And here we have another offensive coordinator change that should shake up an offense. Washington hired Cincinnati Bengals OC Jay Gruden as their head coach, in part to help out their young quarterback Robert Griffin III. Gruden helped Andy Dalton exceed expectations in Cincinnati, especially last season as Dalton finished as the 5th best fantasy quarterback. RGIII and Dalton are quite different in terms of style, but we will surely see Gruden help Griffin as a pocket passer, especially with two strong receivers in Pierre Garcon and newly acquired DeSean Jackson to throw to. Of course the question will be how often will Griffin run the ball? His fantasy status has depended on his legs the last two seasons, both positively and negatively. It’s not easy to tell from Gruden’s past with Dalton, even though he did have six rushing touchdowns over the last two seasons and implemented some read-option to throw teams off. So far it’s tough to know just how often RGIII will run the ball, but Gruden seems intent on not making him rely as heavily on running the ball as he has in the past. If true, that’s a little scary for his fantasy prospects unless we are confident in his ability to get the ball to Jackson, Garcon, Jordan Reed and company.
That company of receivers has a decent amount of upside in Gruden’s offense. We’ve seen the amount of targets and touchdowns A.J. Green has been able to accumulate as the #1 in Cincinnati and now we have a #1 and #1A for him in Washington. Green averaged 146.7 targets over the last three seasons, while the #2 receiver averaged 82.3. Of course that #2 receiver has been Jerome Simpson, Andrew Hawkins and Marvin Jones over the last three years. The question now is, who is the “#1” receiver in Washington? All signs would point to Pierre Garcon based on his past with RGIII and also his build and ability make him a nice easy target who can fight for possession, whereas DeSean Jackson needs to use his speed or scheme to get open. Their two styles should complement each other well and help each other see productive targets. We won’t see Garcon’s 174 targets again this season, but Jackson should help the targets he does get be more productive and vice versa.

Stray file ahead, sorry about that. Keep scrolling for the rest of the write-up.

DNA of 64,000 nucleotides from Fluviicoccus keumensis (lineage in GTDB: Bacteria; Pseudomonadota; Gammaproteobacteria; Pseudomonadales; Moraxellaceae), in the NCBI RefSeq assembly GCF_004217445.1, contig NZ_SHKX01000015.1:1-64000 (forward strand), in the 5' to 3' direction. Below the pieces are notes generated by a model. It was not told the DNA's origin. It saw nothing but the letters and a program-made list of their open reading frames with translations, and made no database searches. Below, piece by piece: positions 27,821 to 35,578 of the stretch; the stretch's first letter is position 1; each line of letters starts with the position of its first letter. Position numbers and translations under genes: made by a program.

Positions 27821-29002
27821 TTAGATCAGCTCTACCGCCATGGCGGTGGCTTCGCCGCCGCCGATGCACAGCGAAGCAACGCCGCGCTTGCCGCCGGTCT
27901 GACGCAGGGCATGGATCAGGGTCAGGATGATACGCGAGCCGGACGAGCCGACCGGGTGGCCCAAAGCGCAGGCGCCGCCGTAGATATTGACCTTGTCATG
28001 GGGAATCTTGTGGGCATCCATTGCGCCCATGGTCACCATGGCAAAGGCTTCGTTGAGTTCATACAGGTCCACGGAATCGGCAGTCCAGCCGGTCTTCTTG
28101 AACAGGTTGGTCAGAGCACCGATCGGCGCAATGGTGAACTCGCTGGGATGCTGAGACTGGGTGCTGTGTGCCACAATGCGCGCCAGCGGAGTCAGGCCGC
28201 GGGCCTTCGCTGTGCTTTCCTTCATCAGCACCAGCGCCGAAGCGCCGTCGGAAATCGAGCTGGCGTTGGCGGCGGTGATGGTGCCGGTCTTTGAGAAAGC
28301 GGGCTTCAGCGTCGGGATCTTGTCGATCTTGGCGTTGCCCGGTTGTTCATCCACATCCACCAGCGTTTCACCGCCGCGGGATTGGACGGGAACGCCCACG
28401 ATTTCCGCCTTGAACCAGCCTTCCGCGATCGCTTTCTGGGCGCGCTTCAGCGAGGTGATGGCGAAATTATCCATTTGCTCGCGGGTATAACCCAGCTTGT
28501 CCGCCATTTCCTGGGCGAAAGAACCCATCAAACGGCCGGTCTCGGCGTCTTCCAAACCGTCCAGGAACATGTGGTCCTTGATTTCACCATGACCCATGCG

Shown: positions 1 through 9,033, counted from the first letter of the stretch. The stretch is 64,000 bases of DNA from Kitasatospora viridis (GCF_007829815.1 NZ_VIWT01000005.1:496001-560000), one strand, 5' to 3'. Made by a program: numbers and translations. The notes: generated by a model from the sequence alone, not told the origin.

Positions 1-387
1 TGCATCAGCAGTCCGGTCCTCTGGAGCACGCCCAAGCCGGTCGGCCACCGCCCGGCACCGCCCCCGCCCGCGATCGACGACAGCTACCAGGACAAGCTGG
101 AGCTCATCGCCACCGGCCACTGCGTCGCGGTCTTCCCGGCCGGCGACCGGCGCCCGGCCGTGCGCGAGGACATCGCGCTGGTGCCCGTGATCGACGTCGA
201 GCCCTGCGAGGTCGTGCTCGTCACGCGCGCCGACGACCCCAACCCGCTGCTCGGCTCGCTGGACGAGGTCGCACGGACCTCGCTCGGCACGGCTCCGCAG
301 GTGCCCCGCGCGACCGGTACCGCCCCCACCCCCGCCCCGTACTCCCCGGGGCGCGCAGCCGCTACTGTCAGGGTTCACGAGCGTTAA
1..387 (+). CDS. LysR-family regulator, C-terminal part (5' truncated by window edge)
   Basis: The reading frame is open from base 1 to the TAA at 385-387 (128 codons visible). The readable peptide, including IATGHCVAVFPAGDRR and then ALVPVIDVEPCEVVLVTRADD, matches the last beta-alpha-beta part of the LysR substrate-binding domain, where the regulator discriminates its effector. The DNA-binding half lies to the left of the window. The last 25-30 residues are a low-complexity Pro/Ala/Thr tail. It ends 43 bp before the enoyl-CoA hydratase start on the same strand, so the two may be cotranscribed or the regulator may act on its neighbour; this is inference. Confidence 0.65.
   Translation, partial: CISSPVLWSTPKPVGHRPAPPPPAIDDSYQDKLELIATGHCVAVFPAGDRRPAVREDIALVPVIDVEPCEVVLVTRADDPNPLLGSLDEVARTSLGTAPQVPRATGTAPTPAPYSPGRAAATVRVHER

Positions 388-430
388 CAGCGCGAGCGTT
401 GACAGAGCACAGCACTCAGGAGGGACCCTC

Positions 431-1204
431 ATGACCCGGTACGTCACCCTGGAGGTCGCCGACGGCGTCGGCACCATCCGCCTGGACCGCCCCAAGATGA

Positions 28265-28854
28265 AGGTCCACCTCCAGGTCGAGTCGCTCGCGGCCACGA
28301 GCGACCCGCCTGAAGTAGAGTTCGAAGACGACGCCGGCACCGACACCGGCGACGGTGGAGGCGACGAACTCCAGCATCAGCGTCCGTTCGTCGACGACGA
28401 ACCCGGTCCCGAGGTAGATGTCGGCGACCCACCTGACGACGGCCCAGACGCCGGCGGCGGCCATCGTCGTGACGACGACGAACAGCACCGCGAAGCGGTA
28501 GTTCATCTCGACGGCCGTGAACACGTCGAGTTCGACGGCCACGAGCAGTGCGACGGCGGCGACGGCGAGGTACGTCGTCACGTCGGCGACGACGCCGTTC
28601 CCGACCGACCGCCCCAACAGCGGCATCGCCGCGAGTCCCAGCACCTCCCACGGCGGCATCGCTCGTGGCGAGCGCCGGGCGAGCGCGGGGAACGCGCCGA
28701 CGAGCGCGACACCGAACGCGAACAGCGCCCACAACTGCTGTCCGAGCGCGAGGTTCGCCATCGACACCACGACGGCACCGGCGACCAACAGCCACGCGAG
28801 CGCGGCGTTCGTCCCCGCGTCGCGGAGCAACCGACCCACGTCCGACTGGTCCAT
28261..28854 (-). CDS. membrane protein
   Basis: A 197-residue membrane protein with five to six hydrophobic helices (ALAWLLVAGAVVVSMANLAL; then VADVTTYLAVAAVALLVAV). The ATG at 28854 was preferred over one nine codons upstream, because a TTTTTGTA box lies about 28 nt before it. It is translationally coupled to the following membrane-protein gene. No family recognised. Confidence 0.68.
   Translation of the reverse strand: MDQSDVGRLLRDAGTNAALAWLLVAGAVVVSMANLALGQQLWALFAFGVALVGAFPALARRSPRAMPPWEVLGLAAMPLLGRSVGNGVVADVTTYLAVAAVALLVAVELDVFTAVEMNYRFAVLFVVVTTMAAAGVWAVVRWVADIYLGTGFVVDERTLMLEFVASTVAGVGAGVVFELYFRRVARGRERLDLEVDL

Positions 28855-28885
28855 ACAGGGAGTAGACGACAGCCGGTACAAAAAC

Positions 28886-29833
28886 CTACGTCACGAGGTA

Gruden isn’t averse to using his tight end(s), but he also hasn’t had one very good tight end to focus on. Jermaine Gresham is good enough, but not a player you showcase and in 2012 he caught 64 passes for 737 yards and five touchdowns. Last season when Tyler Eifert stepped in to eat away at Gresham’s numbers, together they managed 85 receptions for 903 yards and six touchdowns. The good news is that Reed won’t have an Eifert cutting into his targets and he is a better player than Gresham. A top 5 showing for Reed isn’t impossible by any means.
There is also a big question as far as Alfred Morris is concerned. Gruden has used his lead running back for around 275 carries a season if we remove last year when Giovani Bernard ate into BenJarvus Green-Ellis’ work. Last season Morris had 276 carries, 1275 yards and seven touchdowns. That came about due to Washington needing to throw the ball more and Morris not being an asset in the passing game. It looks very much like that could be the situation again, but more by design than last season. I think we can pencil Morris in for last year’s numbers, which were good, with a slight shot at more touchdowns if the offense can click with the addition of Jackson.